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By James Kobielus (@jameskobielus)
Auto-programming will become the centerpiece of enterprise application development in 2018. As we move into the new year, we’ll see more application developers leverage the newest artificial intelligence (AI) approaches to algorithmically generate source code. Before long, human being will scarcely need to write a single line of original program code under any circumstances.
Another key new auto-programming technology that we’ll see more of in the new year is robotic process automation (RPA). What’s new about RPA is that it doesn’t program from the “inside-out,” in other words, through the old-fashioned approach of writing application logic in source code and then compiling it into an executable format. Instead, RPA takes an “outside-in” tack, using AI to craft program logic through algorithmic inferences from externally observable application artifacts and behaviors.
Essentially, RPA uses AI-driven software “robots” to infer an application’s underlying logic from its presentation layer, user-interface controls, interaction and messaging flow, and application programming interfaces. Key RPA capabilities include screenscraping of UI presentation elements, optical character recognition of on-screen text, auto-sensing of browser-level control and domain object models, recording of human-user keystrokes and clicks, and user-specified flowcharting of UI flows. In addition, the technology increasingly relies on the latest advances in machine learning (ML), deep learning (DL), natural language processing (NLP), and computer vision, either to automatically build a high-fidelity replica of an existing application, or it can work this same magic from prototypes that users may craft of these artifacts at various levels of business or technical depth.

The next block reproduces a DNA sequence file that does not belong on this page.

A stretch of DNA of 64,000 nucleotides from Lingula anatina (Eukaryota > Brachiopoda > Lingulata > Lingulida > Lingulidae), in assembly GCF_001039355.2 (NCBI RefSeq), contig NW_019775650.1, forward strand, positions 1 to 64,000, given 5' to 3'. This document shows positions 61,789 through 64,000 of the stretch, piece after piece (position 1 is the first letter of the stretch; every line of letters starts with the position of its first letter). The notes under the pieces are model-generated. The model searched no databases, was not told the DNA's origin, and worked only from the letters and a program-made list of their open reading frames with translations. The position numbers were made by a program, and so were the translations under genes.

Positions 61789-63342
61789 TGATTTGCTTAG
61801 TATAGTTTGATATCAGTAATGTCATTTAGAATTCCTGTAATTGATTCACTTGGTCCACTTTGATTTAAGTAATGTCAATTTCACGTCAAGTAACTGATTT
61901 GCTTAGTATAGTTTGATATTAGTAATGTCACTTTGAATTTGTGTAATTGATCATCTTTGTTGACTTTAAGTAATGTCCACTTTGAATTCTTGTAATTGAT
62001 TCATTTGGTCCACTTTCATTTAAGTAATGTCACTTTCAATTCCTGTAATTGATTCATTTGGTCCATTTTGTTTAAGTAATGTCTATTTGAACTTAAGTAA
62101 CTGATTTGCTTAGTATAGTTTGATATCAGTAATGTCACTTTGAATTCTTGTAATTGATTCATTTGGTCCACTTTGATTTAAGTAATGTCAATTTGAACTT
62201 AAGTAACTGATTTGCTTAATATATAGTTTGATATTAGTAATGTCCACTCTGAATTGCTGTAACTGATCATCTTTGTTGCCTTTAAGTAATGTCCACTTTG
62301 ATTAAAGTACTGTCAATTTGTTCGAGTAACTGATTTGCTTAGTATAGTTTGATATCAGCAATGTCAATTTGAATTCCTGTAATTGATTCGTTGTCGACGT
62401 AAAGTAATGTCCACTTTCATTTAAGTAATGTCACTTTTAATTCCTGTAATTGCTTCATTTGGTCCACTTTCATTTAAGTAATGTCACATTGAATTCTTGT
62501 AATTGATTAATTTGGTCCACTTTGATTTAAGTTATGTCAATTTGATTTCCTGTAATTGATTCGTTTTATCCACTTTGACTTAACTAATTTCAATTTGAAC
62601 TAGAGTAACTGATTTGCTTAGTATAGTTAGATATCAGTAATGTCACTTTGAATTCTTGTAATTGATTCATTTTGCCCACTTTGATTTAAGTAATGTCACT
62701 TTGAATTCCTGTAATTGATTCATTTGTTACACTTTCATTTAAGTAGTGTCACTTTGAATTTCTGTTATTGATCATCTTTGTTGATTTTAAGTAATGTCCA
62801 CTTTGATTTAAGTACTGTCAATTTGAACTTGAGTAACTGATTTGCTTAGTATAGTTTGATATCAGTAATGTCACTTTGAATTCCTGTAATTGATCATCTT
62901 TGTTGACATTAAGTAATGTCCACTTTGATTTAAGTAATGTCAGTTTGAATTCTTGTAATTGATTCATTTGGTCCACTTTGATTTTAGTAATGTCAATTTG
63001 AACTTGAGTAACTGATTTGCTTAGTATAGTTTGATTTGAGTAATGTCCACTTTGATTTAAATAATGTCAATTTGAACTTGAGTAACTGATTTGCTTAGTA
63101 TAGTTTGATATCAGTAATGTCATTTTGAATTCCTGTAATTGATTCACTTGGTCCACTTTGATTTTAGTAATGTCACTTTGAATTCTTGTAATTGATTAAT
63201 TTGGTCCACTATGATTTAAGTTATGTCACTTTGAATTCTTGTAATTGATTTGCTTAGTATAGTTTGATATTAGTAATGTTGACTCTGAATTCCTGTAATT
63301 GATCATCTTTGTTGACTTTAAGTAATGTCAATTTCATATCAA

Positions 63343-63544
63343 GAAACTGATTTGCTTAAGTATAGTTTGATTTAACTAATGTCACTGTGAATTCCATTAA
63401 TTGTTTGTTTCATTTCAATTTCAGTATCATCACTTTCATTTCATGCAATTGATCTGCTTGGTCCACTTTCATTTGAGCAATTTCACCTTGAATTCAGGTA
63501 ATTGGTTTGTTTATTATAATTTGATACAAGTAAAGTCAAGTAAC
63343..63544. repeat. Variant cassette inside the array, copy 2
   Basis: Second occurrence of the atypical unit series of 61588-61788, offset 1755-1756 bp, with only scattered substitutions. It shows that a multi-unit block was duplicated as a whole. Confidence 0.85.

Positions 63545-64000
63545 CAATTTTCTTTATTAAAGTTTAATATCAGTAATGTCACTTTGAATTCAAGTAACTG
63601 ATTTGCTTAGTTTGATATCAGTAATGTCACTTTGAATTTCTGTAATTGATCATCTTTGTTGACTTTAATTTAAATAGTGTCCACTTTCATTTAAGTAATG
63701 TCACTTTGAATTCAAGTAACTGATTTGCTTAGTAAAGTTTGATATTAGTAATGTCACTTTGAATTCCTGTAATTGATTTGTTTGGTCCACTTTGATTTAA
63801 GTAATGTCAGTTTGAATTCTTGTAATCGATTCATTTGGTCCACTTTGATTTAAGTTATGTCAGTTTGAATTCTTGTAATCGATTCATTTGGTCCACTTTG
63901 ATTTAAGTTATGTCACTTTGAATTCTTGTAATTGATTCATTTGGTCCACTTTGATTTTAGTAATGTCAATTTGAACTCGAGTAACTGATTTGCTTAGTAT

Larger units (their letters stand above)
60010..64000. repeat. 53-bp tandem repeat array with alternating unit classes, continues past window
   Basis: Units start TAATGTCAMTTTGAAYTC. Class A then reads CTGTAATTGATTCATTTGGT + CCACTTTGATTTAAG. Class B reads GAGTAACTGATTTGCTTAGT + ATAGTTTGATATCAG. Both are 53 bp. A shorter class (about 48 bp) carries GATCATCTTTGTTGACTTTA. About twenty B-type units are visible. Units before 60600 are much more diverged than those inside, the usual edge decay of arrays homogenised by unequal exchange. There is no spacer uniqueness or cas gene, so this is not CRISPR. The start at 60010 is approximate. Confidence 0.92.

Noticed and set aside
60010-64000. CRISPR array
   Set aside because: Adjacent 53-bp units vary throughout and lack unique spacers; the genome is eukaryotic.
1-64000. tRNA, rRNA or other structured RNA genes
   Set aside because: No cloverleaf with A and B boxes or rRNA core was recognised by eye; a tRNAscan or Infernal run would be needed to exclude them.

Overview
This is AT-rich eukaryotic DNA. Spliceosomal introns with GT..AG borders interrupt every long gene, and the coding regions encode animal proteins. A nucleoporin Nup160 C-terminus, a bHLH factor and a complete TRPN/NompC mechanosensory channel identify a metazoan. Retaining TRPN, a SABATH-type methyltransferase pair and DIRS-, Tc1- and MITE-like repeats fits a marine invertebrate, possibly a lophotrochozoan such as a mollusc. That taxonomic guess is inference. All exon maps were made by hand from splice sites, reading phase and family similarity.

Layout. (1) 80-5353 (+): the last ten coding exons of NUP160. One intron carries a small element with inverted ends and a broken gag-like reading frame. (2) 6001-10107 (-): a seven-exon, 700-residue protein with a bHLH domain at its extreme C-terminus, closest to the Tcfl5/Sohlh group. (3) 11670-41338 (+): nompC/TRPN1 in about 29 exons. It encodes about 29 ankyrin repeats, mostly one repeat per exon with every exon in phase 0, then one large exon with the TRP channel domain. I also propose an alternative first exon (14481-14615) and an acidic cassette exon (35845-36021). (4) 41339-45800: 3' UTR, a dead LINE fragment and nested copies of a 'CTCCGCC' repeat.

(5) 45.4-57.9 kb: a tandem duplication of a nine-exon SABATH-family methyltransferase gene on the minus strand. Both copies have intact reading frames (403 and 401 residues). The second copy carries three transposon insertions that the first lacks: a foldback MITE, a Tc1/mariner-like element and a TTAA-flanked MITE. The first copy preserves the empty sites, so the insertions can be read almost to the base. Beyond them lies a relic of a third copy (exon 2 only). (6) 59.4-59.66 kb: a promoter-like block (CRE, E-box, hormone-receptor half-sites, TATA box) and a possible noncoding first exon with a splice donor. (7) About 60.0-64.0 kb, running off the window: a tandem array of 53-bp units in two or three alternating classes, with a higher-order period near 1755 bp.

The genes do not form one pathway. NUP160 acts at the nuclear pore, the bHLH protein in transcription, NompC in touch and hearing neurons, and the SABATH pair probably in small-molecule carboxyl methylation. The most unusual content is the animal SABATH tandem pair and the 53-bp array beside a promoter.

Some disparage RPA as just the latest fad in screenscraping, but it’s far from that. Like screenscraping, RPA interprets the UI of applications and can infer how to execute application steps identically to those that a human user might take. But RPA’s potential is far greater than that, especially if these software robots are resident on desktops, servers, and other application nodes. In this larger picture, RPA infrastructures can be configured to observe, capture, profile, and reproduce any flow of content, context, and control in any application environment. They can also be setup to non-disruptively and automatically detect changes to APIs, document object models, and other observable application architectures, then triggering changes to auto-generated application code that interface to these features.
Clearly, RPA opens some amazing possibilities for enterprise who are trying to boost developer productivity under tight budget and manpower constraints. Imagine a world in which you can simply point an RPA robot at a well-performing workflow that sprung up in an ad-hoc fashion and ask it to crystallize that into a repeatable, documented workflow. Now imagine that you can apply RPA to work this same magic across distributed microservices in your private cloud, in complex multi-clouds, or even among edge nodes on the Internet of Things.